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Endocrine Surgery

Thyroid Surgery

General Questions About Thyroid Surgery

  • What types of thyroid surgery are there? Is the whole thyroid always removed?
    Thyroid lobectomy and isthmusectomy: this is when half of the thyroid (or one lobe) is removed along with the middle part of the thyroid that connects the two lobes. This surgery is generally performed for benign lesions that are causing symptoms, or for a nodule with an “indeterminate” biopsy for diagnostic purposes.
    Total thyroidectomy: this is when the entire thyroid gland is removed. This surgery is performed for all known cancer cases, in patients with nodules in both thyroid lobes, and for Graves’ disease.

  • What type of anesthesia will I have?
    General anesthesia
  • How long does surgery take?
    Surgery can take anywhere from one to six hours once you are asleep depending on the type of surgery you are having. 
  • How long will I be hospitalized?
    Most patients that undergo a total thyroidectomy will spend one night in the hospital and go home the next morning.
    Some patients that have only a thyroid lobectomy and live locally may be able to go the same day after six hours of monitoring in the recovery area.
  • Will surgery affect my voice or cause any other side-effects?
    One of the rare side effects of thyroid surgery is injury to one of the recurrent laryngeal nerve that controls your voice. This complication occurs in about 1-2% of patients.
    It is not uncommon to experience some temporary hoarseness after an extensive surgery.
  • Do you monitor the nerves that control the voice during surgery?
    Yes. A nerve monitor is used during your entire thyroid operation. This allows the surgeon to confirm that the recurrent laryngeal nerve (the one that controls your voice) is working at the end of the case.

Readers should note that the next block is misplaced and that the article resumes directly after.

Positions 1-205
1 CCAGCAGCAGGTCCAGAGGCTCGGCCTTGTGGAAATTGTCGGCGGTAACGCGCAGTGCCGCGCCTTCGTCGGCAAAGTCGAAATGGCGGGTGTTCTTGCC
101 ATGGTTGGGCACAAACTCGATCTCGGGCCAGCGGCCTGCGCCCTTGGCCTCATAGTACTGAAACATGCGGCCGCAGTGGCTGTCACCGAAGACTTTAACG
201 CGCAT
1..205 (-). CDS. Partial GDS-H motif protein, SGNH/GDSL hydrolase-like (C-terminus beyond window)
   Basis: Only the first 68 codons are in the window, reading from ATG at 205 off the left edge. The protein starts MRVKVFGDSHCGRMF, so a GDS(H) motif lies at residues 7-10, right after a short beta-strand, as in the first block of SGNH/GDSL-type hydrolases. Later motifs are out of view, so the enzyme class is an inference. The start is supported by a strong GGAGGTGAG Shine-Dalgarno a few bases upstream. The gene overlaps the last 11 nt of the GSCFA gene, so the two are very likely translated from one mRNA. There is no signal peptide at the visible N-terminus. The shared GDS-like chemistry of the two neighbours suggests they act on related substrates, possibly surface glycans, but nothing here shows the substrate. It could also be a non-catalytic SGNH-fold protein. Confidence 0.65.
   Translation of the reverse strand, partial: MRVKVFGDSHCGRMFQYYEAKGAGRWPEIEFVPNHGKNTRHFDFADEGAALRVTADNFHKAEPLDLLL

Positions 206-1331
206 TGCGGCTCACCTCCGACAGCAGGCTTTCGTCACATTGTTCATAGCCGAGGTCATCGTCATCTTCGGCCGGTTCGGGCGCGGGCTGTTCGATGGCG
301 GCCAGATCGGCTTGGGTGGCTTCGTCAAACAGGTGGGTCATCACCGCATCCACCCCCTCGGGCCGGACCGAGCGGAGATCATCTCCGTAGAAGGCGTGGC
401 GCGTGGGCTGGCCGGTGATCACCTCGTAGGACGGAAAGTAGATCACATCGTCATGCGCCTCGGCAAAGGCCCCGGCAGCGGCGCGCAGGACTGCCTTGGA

Thyroidectomy monitor

  • When will I know the findings of the surgery?
    The results of your final pathology can take up to seven business days. The surgeon will call you with the results if they are back in a few days. However, surgeon may not be able to discuss the results with you if there is a delay in final pathology report.
  • Will I have a big scar?
    While we perform minimal access surgery at USC and try to minimize the size of the incision, the final determination will depend on what type of surgery you are having, the size of your neck, and the size of your thyroid gland. Most patients heal very well from surgery and have minimal residual scar at 6 months
    It is important to apply suntan lotion to the surgical site for up to one year after surgery to prevent darkening of any scar.
  • Will I have stitches?
    You will not have any stitches that need to be removed.
  • Will I have to take medication if I still have half of my thyroid?
    Approximately 1/2 - 3/4 of patients that have half a thyroid will not need hormone replacement. However, there are no accurate predictors of who will need medication and who will not.
    Your thyroid function will be tested about six weeks after surgery and a determination will be made at that time.
  • Will I have to take medication if I have no thyroid?
    Yes. You will have to take thyroid hormone replacement for the remainder of your life. It is a small pill that you take once a day (either first thing in the morning or before bedtime) on an empty stomach.
  • How long is recovery? When can I go back to work?
    Everyone can eat, drink, and talk that same day right after surgery.
    While you may feel some fatigue for 2-3 days (general anesthesia), you will be able to perform your normal activities.
    Most people only take a few days off from work.
  • Will I need follow-up appointments once my thyroid gland has been removed?
    You will be scheduled for a post-op visit 10-14 days after your surgery. 
    If the final pathology is benign, you only need to follow-up with your endocrinologist or primary care provider for monitoring of your thyroid function.
    If the final pathology is cancer, then lifelong follow-up is needed with both your endocrinologist and with the surgeon.

 

Please refer to the American Association of Endocrine Surgeons patient education website for more detailed information: http://endocrinediseases.org/thyroid/index.shtml

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Upper G.I. and General Surgery

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